OK, redoing the house... blah blah blah. We decided to go with a beach house feel in our previously boring living room. I re-textured the walls and painted them 'sandy feet' colored. Then I was inspired to "decorate".
I came up with some adorable ideas. I was thinking of posting the "how to" instructions for some of them.
First up, this unfinished bookcase. My husband built it for me, and I had yet to do anything with it. Now I am glad I waited.
This piece was inspired by a post on Be Different...Act Normal. She has great decorating ideas, and since I started following her, I haven't missed a post. Her post described how to transform a piece of old furniture with molding and trim and some paint. Well, if I waited for my hubby to get around to the trim it might take another 3 years. So I came up with my own plan.
OK, so we have an unfinished pine bookshelf.
First, I sanded and primed it. I just used the 'sandy feet' for primer since I had so much left over.
Once the paint was dry, I roughed up the area I wanted to decorate with sand paper. Then I started the process of skim coating the sides and top edges, with drywall mud. This part will take some time. The idea is to slowly build up a 1/4 inch layer of drywall mud on the surfaces. You have to wait for each layer to dry. I ended up putting 4 thin coats of mud on it. It took about 2 days to prime and mud. I didn't bother sanding between mud coats, or fixing any boo boos. I am going for the distressed look here.
After letting the last layer dry over night, I marked off a grid on the sides. I broke the space into 4 equal parts and marked off a 1.5 inch boarder around all of the edges, and marked a center line.
Now on to the fun part. I free handed some filigree into the spaces with light pencil lines. Once I was happy with the design, I darkened the lines I wanted to keep with a black colored pencil.
Warning: This next part can be painful, depending on how big your piece is. You may want to wrap your fingers in bandages to prevent the blisters.
Carving. To carve the designs into the drywall mud I used a variety of "tools" that I had at the house. No specials tools needed. I used a cuticle cutter, a cuticle pusher (which is now destroyed but totally worth it) and a sharp tri-pointed tool. I have no idea what it was or where it came from, but it worked well. I suspect if you have a rotary dremel tool, that will make this whole thing very easy, but I don't, so...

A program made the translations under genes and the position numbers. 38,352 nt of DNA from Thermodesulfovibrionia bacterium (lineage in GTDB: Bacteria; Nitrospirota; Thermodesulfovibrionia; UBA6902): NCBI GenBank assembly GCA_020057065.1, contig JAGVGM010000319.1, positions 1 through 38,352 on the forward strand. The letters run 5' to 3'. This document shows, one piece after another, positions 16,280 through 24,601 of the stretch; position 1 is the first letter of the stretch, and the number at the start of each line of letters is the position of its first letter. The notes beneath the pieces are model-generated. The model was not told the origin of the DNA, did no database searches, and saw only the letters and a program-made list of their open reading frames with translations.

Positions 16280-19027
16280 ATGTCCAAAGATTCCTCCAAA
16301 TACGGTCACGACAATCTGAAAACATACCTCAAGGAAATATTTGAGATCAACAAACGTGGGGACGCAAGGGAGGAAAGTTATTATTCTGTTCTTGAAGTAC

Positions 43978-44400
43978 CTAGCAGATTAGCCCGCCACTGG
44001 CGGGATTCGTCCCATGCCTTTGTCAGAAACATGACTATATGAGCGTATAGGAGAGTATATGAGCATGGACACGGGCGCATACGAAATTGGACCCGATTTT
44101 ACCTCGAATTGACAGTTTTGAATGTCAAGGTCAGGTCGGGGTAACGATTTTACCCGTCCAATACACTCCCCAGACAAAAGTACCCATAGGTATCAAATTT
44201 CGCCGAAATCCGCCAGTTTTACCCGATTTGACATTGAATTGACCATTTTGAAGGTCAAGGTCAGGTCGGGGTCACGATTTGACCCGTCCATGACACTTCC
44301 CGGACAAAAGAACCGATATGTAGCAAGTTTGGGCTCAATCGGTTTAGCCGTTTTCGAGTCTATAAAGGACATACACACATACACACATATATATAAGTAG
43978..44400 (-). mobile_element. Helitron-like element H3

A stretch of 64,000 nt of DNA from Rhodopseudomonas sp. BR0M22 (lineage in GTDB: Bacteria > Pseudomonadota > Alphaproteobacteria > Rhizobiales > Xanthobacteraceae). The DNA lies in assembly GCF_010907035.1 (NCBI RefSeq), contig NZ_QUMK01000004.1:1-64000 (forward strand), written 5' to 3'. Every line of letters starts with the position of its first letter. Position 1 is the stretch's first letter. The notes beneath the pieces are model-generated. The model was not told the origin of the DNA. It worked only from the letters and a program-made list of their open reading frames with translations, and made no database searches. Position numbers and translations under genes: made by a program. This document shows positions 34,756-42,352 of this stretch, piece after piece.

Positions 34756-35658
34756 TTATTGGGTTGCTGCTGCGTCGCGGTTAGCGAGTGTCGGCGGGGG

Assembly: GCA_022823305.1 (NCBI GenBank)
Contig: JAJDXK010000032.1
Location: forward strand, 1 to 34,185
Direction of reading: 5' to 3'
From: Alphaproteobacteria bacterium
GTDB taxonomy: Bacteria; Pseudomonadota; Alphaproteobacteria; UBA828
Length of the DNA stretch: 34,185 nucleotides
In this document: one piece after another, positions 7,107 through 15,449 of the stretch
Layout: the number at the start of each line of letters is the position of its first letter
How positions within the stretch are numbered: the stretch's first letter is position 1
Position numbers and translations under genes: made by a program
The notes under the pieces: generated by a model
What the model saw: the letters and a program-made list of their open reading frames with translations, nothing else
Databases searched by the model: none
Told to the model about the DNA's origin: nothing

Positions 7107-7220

I carved each design in 3 steps. First I cut into the lines with the cuticle cutter and the tri-piont. Then I further dug out the ditch with the cuticle pusher, which gave the design a V shape. Then I rounded out the edges of the V shape with the back end of the cuticle cutter, which had a small round bottom.
I dusted it all out and wiped it down with a wet cloth. To see if I needed to add to the design I painted the panels. I did need to add to it, so I filled in the open spaces and cut those out too. (By now my fingers are killing me.)
Next I took a dark blue acrylic paint and a small brush and filled in all the grooves. I put 2 coats on. (Since I am going for the distressed look, I also painted some of the corners dark blue.)
Once that was set up, I started the painting process. I put several thick coats of different colors so I can further distress the piece, but you don't have to do that. I started by "DRY BRUSHING" over my designs. Using a 3" cheap paint brush with a very little TINY amount of paint on it. Brushing over the designs lightly in one direction. The idea being to keep the paint out of the grooves, for the most part. Then I painted the rest of the shelf normally with the same contrasting color.
Next I dry brushed over the design again, going in the opposite direction of the first coat. Keep doing this until all the flat spaces are coated. Use a smaller brush to get the stubborn spots. Just don't get it in the grooves.
At this point you could seal the piece or keep adding to the paint and distress it like I did.
I kept adding thick coats of green, light blue and darker blue, (Dry brushing over the designs) letting each layer dry properly. I did the same for the shelves.
Once I was done painting, I lightly sanded some of the corners, and the edges of the shelves. There you have it. Cool looking bookshelf using things I already had.